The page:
Carolyn T Johnson
During a recent tour of the George H.W. Bush Presidential Museum, I stood before a perfectly-preserved, graffiti-sprayed panel of the Berlin wall on public display. The docent said she overheard a group of high school kids say it was all a hoax, that the wall never existed.
I exited the U-Bahn subway many times during the frigid winter of 1975 along with my fellow college exchange students. We’d surrender our passports to a steely-eyed East German border guard and wait in a holding pen for clearance into East Berlin. They might deny us entrance altogether, might detain us for two or three hours or they might wave us through in fifteen minutes. It was all very arbitrary. If we got through quickly, we’d have time to visit a nearby pub before attending the Berthold Brecht Theater but sometimes we’d have to run to make curtain call.
Rules were strict when crossing from West to East. Before entering, we had to exchange 7.5 West German Marks for 7.5 East German Marks. If caught bringing discounted, black market East German Marks into the East, we’d be arrested. If we attempted to bring any unspent East German marks back into the West, we’d be arrested. If we were caught casually chatting with a good looking off-duty East German soldier in uniform, we’d be arrested. If we were not back at the U-Bahn checkpoint before midnight, we’d be arrested.
Life was bleak in East Berlin. On sunny days, neighborhood streets were vacant of kids playing ball. Adults didn’t make eye contact. People scurried. Grocery stores shelves were half-stocked with day-old bread. Restaurant’s used cheap aluminum silverware. Cooked cabbage was a staple with every meal. Room-temp beer was cheap even for an eighteen-year-old freshman on a tight budget.
My home in West Berlin, along with my host family, was situated a mile from the southern wall. At night, I’d occasionally awake to the sound of a machine gun going off in the distance. I’d imagine the poor soul attempting an escape to the West then meeting his demise. If he was lucky, the bullet would kill him instantly rather than leave him bleeding to death in No Man’s Land located between the East and West, reputed home to Hitler’s bunker. I’d have nightmares.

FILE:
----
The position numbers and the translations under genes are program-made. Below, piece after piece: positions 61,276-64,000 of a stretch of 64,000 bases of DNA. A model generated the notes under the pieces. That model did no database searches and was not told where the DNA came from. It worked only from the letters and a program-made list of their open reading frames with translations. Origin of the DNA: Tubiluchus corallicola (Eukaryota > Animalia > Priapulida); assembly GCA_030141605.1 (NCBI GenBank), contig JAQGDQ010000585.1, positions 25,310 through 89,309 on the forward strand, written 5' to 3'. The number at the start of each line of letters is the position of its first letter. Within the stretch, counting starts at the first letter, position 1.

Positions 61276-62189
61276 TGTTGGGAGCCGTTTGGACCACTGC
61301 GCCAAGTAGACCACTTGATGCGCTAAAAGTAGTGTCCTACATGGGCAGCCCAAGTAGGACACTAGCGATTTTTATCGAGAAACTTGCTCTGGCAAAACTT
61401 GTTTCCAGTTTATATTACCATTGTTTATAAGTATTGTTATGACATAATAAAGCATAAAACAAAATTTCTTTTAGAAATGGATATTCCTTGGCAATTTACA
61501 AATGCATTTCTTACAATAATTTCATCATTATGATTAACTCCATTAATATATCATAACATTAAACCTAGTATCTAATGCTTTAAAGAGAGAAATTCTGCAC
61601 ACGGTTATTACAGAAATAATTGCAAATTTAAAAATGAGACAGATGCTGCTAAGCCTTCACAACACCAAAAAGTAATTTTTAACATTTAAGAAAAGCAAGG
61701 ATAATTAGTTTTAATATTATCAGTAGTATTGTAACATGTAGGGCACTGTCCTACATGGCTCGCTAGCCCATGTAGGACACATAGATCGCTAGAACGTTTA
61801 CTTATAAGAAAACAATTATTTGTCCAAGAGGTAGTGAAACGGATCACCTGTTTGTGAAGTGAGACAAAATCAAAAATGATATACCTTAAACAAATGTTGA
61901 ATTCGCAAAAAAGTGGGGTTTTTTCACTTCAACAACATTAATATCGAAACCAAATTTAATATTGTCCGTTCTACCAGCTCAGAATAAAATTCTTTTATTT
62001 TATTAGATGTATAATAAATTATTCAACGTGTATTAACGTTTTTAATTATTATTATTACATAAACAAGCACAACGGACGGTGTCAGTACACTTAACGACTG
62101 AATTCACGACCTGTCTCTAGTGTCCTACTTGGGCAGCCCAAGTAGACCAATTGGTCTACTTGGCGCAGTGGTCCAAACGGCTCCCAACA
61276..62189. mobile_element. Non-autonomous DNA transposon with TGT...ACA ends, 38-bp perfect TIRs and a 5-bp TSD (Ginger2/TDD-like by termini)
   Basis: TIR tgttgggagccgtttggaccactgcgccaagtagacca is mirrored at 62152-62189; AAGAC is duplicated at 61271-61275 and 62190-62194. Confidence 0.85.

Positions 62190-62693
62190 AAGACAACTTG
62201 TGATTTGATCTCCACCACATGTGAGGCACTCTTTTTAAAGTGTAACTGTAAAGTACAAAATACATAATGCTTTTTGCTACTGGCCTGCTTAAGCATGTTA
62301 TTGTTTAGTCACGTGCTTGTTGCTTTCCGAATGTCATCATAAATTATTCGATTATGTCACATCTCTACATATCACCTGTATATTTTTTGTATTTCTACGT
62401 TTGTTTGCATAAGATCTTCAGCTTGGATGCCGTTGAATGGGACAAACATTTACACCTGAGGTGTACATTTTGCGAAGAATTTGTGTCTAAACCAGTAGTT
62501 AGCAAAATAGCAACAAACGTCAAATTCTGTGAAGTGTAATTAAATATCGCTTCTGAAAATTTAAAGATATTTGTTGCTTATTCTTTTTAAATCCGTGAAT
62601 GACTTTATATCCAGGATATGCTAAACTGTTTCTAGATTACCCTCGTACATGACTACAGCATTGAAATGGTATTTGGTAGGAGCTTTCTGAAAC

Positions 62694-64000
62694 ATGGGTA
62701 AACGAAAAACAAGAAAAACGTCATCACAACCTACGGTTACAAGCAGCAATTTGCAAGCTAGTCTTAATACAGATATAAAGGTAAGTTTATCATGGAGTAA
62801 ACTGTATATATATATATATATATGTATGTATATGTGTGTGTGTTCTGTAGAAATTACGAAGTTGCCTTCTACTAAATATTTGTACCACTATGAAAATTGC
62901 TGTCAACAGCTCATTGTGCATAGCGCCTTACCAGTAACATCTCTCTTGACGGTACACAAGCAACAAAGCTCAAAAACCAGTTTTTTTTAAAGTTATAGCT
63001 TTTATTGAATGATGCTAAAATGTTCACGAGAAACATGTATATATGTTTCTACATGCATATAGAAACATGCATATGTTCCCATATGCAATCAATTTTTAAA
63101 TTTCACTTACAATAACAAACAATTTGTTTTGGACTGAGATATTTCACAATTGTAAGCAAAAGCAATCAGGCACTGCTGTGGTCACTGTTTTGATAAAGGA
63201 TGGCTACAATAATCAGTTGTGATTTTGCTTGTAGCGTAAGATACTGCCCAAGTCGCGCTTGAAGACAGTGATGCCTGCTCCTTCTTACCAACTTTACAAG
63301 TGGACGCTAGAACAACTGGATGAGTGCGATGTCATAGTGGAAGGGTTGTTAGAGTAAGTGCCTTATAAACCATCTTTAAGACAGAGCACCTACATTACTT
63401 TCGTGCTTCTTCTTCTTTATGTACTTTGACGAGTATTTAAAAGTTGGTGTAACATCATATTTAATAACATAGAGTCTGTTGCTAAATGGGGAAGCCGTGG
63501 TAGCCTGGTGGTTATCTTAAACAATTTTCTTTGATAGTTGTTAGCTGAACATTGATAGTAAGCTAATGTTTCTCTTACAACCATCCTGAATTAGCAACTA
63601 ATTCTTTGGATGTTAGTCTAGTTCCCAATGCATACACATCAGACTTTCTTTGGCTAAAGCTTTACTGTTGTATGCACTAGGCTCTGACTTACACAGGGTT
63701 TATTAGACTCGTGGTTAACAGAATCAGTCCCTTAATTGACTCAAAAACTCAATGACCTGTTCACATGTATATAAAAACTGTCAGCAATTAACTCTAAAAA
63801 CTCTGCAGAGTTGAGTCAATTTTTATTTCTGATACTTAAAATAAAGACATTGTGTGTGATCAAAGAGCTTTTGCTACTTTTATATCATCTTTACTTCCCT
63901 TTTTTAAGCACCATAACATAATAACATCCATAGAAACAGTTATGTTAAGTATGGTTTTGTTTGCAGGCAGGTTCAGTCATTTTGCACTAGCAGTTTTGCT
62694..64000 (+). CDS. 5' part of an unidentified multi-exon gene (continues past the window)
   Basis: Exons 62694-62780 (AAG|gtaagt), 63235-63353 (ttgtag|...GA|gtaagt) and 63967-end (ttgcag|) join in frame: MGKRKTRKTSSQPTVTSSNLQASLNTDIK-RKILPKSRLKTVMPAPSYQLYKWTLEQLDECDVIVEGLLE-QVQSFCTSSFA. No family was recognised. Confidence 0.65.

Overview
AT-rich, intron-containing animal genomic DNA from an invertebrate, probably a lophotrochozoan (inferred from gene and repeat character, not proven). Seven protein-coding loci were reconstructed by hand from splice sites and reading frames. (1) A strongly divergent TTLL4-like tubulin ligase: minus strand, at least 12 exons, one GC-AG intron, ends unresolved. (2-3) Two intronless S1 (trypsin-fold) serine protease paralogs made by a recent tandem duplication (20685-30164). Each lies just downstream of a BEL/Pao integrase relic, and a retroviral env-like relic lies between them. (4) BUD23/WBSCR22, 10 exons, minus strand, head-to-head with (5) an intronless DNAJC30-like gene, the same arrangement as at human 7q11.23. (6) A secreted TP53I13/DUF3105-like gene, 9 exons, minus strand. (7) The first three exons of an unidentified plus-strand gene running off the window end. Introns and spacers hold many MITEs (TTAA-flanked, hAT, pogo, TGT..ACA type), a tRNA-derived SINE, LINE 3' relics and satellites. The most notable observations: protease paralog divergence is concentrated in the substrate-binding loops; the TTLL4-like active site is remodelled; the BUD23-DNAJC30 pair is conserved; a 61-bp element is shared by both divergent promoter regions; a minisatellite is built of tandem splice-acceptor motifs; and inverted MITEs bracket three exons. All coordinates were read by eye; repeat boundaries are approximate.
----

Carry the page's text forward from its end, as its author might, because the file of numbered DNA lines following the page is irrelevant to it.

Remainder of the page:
Sometimes we’d take binoculars up to the observation platform near the Brandenburg Gate to look over the wall at bricked-over windows of apartments positioned adjacent to the wall. We’d envision jumpers, underground tunnels, secret meetings, Gestapo. We’d sometimes catch steel-blue eyes staring through binoculars right back at us from the guard towers.
Upon arriving back home from the Presidential Museum, I opened the lid to my jewelry box. There in the corner, no bigger than a marble with jagged edges and one smooth spot smeared with black graffiti, sat my own tiny remnant of the Berlin Wall. I carefully picked it up, rolled it around in my hand. The amazing stories this chip of history could tell if only it could talk.
Motivation: A comment made by a docent during a recent visit to a Presidential Museum astounded me. and brought back vivid memories of my experience as an exchange student in Berlin.
BIO: Carolyn, a former banker and now freelance writer from Houston, Texas, draws on her colorful life experiences in the US, Europe and South Africa as sustenance for her poetry and essays. Her subject matter comes from the heart, the hurt, the heavenly and sometimes the hilarious. She has been published in the HOPE WHISPERS anthology, the AUSTIN AMERICAN-STATESMAN newspaper, ZYGOTE IN MY COFFEE e-zine and TOWER NOTES newsletter and has received a preliminary acceptance from June Cotner for her upcoming EARTH BLESSINGS anthology.